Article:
We urge Congress to establish a broadband credit — call it America’s Broadband Credit — to ensure many more people can afford high-speed Internet access. Congress could set a household subsidy of $50 per month, which is roughly the cost of medium-tier broadband plans in urban settings (and it could provide a higher subsidy for tribal lands). That subsidy would allow anyone and any device in the household to be connected to the Internet, simultaneously, which is how so many families today are operating.
The 10th Anniversary of the National Broadband Plan offers a chance to reflect on the progress made in the past 10 years and lessons for the future. My focus will be on the progress in addressing the digital divide – increasing the number of Americans with broadband at home. The National Broadband Plan’s guiding principles for broadband adoption still resonate:
We are now in the third generation talking about getting broadband out to all our citizens. We are nowhere near getting the job done. It’s a market failure. It’s a government failure. And it’s a national embarrassment. Big telcos and their allies at the Federal Communications Commission and Congress tell us all is well and we’re on track. Pretty long track! Make that claim in many of our inner cities like Baltimore, Milwaukee, and Newark and you will get laughed out of town.
In October 1944, my grandfather William B. Benton delivered a clarion call in the pages of Fortune magazine. On behalf of the Committee for Economic Development (CED), a national coalition of business leaders, he offered a forward-looking agenda to deliver a more peaceful and prosperous future for all Americans—not just a few. At the time, that future was difficult to imagine. Fifteen years prior, the Great Depression had roiled the American economy, driving unemployment rates to almost 25% in 1933.
Among smart city enthusiasts, digital inclusion — the idea that nobody in the city should be deprived of digital technologies — is an oft-repeated social objective. Despite lofty commitments, the smart city is still a work-in-progress and its record in fostering social inclusion and diversity has been dismal so far. If technological interventions are as apt to deepen divides as redress them, why do proponents insist on the smart city’s promise of lessening urban inequalities?
What happens when a prime time TV show becomes a potential healthcare policy direction, plus a side helping of broadband adoption strategy? An episode of the NBC TV medical melodrama New Amsterdam inspired a five-city telehealth pilot project involving barbershops and hair salons. The show’s medical director had a brilliant idea to enlist barbershops in African-American neighborhoods to screen customers for hypertension (high blood pressure), which leads to an overwhelming majority of the 140,000 stroke-related deaths a year.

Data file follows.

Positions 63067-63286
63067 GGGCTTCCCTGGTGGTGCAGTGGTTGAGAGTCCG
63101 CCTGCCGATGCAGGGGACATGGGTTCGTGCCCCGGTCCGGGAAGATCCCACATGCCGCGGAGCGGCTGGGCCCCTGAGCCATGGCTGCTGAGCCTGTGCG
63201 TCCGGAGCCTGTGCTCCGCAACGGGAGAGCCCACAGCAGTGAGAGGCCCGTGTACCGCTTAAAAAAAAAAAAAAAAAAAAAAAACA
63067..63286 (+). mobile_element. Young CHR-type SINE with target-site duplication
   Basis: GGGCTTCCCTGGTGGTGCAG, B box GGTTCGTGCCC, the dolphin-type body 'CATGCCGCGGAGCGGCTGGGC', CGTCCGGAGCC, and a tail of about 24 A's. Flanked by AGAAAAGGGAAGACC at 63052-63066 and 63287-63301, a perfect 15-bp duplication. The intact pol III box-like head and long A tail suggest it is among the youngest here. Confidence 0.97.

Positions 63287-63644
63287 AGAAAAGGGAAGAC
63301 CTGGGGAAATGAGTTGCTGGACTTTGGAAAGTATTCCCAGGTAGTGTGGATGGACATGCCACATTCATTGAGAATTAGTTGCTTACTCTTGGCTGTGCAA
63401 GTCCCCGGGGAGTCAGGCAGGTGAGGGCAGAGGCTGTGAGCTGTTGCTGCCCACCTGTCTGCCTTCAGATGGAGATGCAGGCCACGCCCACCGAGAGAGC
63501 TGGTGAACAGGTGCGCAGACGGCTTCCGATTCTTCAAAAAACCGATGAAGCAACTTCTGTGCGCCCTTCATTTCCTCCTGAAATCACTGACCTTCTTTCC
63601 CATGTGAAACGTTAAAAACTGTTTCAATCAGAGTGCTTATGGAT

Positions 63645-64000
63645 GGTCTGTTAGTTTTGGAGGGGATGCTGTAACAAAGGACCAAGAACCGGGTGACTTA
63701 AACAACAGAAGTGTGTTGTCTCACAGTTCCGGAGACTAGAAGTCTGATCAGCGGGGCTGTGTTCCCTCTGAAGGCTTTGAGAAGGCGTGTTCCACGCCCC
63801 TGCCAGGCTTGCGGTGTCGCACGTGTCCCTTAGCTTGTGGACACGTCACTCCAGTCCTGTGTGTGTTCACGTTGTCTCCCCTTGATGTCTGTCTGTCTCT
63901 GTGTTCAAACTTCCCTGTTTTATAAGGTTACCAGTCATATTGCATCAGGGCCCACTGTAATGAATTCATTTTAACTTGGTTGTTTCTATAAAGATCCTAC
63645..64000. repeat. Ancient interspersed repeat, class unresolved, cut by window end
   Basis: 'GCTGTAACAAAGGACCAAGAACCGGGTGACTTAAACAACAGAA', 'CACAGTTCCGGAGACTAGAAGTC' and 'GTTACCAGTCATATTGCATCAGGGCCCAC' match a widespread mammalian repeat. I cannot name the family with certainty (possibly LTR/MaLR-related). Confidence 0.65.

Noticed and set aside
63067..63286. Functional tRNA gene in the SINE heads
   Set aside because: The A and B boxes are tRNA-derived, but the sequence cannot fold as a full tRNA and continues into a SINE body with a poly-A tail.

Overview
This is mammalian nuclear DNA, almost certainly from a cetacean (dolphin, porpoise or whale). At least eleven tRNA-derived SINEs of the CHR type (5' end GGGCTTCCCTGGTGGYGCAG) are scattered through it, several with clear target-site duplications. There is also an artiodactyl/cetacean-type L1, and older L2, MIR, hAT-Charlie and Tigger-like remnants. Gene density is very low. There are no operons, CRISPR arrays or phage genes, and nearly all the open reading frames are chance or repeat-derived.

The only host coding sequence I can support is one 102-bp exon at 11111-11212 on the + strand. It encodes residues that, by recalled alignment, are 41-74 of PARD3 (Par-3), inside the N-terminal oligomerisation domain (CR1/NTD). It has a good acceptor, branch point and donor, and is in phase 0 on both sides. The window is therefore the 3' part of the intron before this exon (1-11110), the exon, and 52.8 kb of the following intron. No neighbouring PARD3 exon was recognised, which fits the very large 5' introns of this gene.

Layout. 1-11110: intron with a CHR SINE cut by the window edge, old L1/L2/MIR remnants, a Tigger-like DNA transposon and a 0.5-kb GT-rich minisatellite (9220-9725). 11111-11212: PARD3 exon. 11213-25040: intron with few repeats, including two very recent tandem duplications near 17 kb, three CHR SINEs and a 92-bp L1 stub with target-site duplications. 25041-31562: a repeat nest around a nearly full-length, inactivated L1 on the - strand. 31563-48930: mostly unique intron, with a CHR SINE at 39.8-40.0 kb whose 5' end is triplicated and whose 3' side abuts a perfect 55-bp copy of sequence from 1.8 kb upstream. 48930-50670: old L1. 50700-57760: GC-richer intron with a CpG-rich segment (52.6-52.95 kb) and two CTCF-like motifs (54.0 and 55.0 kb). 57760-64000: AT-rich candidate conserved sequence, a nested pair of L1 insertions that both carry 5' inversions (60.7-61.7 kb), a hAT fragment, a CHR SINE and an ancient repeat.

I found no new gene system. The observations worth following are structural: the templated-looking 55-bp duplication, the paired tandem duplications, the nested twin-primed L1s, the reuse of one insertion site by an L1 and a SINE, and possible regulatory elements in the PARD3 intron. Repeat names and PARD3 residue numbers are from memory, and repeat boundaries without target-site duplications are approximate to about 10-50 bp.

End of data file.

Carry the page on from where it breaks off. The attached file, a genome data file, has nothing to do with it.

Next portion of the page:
Libraries Without Borders sought to replicate its digital inclusion strategy in underserved rural and suburban manufactured-housing communities. The project began in Minnesota, with a town hall-style meeting where residents of the Park Plaza Cooperative Community in Fridley shared their vision for a future partnership between the local library and the community. The need for such a partnership is high.
We don’t need to rank in importance the issues of special interest money, ludicrous redistricting, and big media. They are each part of a linked democratic challenge. There can be no real democracy without curbing big money. There can be no real democracy without making Congressional districts representative of the areas they encompass. There can be no real democracy without an electorate informed by media that digs for the facts citizens need to help chart the future of our country. Bring these three abuses under control and democracy can flourish again. Only We the People can make
When I was a young scientist working on the fledgling creation that came to be known as the internet, the ethos that defined the culture we were building was characterized by words such as ethical, open, trusted, free, shared. None of us knew where our research would lead, but these words and principles were our beacon. We did not anticipate that the dark side of the internet would emerge with such ferocity. Or that we would feel an urgent need to fix it. How did we get from there to here?
Building new broadband infrastructure is a big investment for any municipality. While the cost of that investment shouldn’t be overlooked, it’s equally important to consider the significant cost savings that can be reaped with publicly owned infrastructure. Many cities have slashed the cost of connecting their schools to broadband by opting to build their own infrastructure, instead of continuing to pay a private provider for connections. Portland (OR), for example, had been paying an incumbent provider $1,310 per month for 10 Mbps connections to schools.